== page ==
At home, Professor Leo Yee Sin, executive director of the NCID had said that the impact would not be as huge as SARS because Singapore has become much more prepared since then . MOH and NCID have been actively monitoring and implementing precaution measures. All travellers arriving at Changi Airport who have travelled anywhere out of Singapore have to serve a 14 day stay-at-home notice. Anyone showing symptoms of fever, acute respiratory illness, or pneumonia will be subjected to isolation and screening  .
6. The SARS-CoV-2 coronavirus timeline: how it happened
The outbreak was suspected to occur at Huanan Seafood Market around December in Wuhan, Hubei province, China. Allegedly, the source of the virus was from the wild animals that were sold at the market. Following the outbreak, the market has been closed for disinfection and the government officials are trying to find the source.
From Wuhan, the virus has spread to other regions in China, the US, Thailand, Vietnam, Japan, South Korea, Philippines, Australia, and Singapore . From 24 February to 7 March, the virus spread very quickly in South Korea. On 8 March, Italy overtook South Korea in cases. From 13 March to 26 March, the virus spread exponentially quickly and just has 5000 fewer cases than Italy’s approximately 74 000 cases .
The first case of the coronavirus in Singapore occurred on 23 January, involving a 66-year old man from Wuhan. As of March 26, 2.05 am, there are 631 confirmed cases in Singapore, coming from several clusters. The latest cluster at the time of writing is the one at Fengshan Sparkletots. They are all being monitored closely at NCID .
7. Tips to prevent the spread of the Covid-19
MOH recommends that travellers should avoid non-essential travel. If you do travel, you should be careful and pay close attention to personal hygiene.
On return, all travellers must stay at home for 14 days. If you are feeling unwell, visit a doctor as soon as possible. Be sure to declare your travel history. If you are experiencing respiratory symptoms, wear a mask and inform the clinic before you go.
A measure that you can practice is ‘social distancing’. This means that aside from general advice like staying away from crowds, you should ensure that there is a certain amount of distance (1m to 1.5m) between you and another person. You can also avoid physical greetings like handshakes and, if your office is very big, encourage a staggered working schedule so not everyone is in the office at the same time. 
As of 27 March, the Singapore government has made social distancing mandatory, defined as keeping 1m apart from one another. If you intentionally sit closer than 1m next to another person, you can be fined up to $10,000 and jailed for up to 6 months.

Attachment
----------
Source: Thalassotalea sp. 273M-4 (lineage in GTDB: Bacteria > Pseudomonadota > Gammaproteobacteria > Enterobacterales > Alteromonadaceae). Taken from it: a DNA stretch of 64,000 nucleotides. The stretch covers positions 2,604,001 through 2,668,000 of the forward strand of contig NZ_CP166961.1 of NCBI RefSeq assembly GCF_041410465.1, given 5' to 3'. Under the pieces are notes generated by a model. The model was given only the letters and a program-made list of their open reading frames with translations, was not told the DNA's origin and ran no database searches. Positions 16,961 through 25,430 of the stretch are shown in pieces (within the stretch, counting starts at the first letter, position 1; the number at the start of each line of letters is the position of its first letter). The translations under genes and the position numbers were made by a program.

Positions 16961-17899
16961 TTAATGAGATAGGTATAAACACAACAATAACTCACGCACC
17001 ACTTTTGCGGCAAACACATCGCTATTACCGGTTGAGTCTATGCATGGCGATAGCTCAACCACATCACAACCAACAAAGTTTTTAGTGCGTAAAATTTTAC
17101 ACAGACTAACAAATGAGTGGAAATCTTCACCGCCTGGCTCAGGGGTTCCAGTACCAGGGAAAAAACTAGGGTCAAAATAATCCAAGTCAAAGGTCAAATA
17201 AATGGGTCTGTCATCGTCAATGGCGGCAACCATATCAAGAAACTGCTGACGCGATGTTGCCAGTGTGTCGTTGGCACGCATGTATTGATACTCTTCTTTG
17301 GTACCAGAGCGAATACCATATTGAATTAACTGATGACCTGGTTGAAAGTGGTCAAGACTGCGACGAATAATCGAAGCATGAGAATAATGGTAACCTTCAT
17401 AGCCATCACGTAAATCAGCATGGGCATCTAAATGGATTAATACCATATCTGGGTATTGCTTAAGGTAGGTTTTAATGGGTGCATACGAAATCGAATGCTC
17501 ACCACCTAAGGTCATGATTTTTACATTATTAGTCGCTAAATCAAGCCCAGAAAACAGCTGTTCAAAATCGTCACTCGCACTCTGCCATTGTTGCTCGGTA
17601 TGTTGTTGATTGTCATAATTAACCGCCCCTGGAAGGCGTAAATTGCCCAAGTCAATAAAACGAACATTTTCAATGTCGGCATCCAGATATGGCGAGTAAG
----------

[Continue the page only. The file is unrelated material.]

Below are some other general precautions: 
- Avoid contact with live animals
- Do not consume raw or uncooked meats
- Observe good personal hygiene
- Frequently wash your hands with soap and water
- Wear a mask if you have respiratory symptoms (sneezing, coughing, or shortness of breath)
- Cover your mouth and nose with a tissue when you sneeze and dispose of the tissue immediately
- Consult a doctor if you are feeling unwell
8. Have questions about Covid-19 and health conditions, masks, or pregnancy?
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Covid-19 may seem scarier when you have a health condition like cardiovascular disease, but there are steps you can take to minimise your risks of complications. In this article, Dr Nandakumar Ramasami tells you how a virus affects patients with heart conditions and what you can do.
Covid-19 and Dentists
The disease might also raise questions about whether you can still visit other health professionals such as dentists. If dentists need to be close to your mouth, doesn't that increase the risk of infection? Dr Jaclyn Toh discusses this question and more over here.
Covid-19 and Mental Health
With borders closing and social distancing in full effect, many people have to work from home. While this may seem like a long-awaited dream come true, the truth is that working from home has the potential to cause many potential mental health issues. See what Dr Lee and Ms Lai have to say about setting up boundaries for your mental well-being.
Covid-19 and Pregnancy
Finally, you may be pregnant or know someone who is pregnant. Are mothers more prone to the virus? Find out here with Dr Tan Thiam Chye.
Covid-19 and masks
You may be wondering what the differences between masks are. What is the difference between surgical masks and N95 respirators and which is better for you? We discuss these questions in this article.
Covid-19 and hand sanitisers
Hand sanitisers have become very popular and for good reason. But what limits do hand sanitisers have? Do antiseptic wipes work as well? We tell you what you need to know here.
Keep up to date with Human's resources for news about SARS-CoV-2 here.